Health providers are seeing the consequences of pandemic-delayed preventive and emergency care, from longer hospital stays to more root canals.
With medical visits picking up again among patients vaccinated against COVID-19, health providers are starting to see the consequences of a year of pandemic-delayed preventive and emergency care as they find more advanced cancer and rotting and damaged teeth, among other ailments.
Brian Rah, M.D., chair of the cardiology department at Montana’s Billings Clinic, was confused in the early days of the COVID pandemic. Why the sudden drop in heart attack patients at the Billings Clinic? And why did some who did come arrive hours after first feeling chest pains?
Two patients, both of whom suffered greater heart damage by delaying care, provided what came to be typical answers. One said he was afraid of contracting COVID by going to the hospital. The other patient went to the emergency room in the morning, left after finding it too crowded, and then returned that night when he figured there would be fewer patients—and a lower risk of catching COVID.
“For a heart attack patient, the first hour is known as the golden hour,” Rah said. After that, the likelihood of death or a lifelong reduction in activities and health increases, he said.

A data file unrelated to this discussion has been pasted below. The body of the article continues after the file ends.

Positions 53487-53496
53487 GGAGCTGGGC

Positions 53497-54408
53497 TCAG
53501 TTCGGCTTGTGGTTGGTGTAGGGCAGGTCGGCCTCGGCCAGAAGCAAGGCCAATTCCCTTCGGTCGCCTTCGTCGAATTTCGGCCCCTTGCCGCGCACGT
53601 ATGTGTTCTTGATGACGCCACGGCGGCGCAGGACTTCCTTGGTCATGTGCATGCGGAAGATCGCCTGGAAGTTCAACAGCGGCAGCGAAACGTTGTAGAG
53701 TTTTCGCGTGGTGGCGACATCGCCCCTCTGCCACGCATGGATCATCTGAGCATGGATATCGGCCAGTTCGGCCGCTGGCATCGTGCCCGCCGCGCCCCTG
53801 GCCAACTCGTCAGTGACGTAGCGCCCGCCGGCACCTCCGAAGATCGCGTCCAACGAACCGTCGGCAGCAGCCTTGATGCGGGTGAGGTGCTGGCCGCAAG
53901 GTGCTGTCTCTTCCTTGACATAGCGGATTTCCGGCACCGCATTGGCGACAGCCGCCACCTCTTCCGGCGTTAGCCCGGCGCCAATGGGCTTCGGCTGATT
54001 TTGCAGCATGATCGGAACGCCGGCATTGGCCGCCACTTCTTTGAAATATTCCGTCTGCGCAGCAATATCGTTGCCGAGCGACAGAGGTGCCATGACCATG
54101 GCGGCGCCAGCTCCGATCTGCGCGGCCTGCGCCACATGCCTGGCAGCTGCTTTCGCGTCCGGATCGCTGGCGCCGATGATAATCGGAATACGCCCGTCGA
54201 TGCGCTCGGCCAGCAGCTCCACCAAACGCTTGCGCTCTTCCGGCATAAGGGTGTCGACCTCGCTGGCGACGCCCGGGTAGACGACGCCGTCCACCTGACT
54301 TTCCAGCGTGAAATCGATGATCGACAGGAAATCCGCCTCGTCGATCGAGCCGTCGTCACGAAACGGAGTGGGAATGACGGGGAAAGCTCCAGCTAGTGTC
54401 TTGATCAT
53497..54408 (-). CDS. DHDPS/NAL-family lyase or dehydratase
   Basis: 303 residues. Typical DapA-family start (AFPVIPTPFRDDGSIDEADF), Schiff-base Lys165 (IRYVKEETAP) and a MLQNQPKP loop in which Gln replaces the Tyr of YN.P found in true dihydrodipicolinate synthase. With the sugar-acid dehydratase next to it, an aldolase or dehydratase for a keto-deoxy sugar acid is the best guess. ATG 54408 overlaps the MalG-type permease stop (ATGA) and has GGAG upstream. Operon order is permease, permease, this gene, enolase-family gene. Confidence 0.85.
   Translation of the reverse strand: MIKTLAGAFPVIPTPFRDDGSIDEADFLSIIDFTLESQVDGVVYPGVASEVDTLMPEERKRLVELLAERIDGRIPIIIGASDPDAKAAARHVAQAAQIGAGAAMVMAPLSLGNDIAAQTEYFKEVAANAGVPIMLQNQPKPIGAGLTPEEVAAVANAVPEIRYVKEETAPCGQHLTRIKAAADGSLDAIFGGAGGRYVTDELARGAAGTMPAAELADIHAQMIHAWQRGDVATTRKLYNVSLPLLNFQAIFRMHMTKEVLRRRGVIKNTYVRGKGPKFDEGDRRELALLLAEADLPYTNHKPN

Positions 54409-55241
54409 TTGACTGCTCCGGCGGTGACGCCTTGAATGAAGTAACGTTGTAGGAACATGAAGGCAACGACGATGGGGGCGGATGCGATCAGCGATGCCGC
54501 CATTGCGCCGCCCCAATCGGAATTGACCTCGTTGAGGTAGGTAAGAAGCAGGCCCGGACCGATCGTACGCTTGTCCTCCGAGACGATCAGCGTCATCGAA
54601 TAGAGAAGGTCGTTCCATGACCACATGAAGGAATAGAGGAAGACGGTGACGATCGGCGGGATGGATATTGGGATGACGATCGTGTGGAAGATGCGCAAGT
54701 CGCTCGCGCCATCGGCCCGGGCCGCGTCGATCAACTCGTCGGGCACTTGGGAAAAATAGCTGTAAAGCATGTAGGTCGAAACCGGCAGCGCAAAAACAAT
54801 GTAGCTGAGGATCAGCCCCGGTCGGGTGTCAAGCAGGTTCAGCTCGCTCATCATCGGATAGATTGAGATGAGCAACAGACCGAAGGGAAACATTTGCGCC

JP Valin, M.D., executive vice president and chief clinical officer at SCL Health of Colorado and Montana, said he is “kept awake at night” by delays in important medical tests. “People put off routine breast examinations, and there are going to be some cancers hiding that are not going to be identified, potentially delaying intervention,” he said.
Valin is also concerned that patients aren’t seeking timely treatment when suffering appendicitis symptoms like abdominal pain, fever, and nausea. A burst appendix generally involves more risk and a week’s hospitalization, instead of one day of treatment for those who get care quickly, he said.
Fola May, M.D., Ph.D., a gastroenterologist who is also quality director and a health equity researcher at UCLA Health, worries about the consequences of an 80 percent to 90 percent drop in colonoscopies performed by the health system’s doctors during the first months of COVID.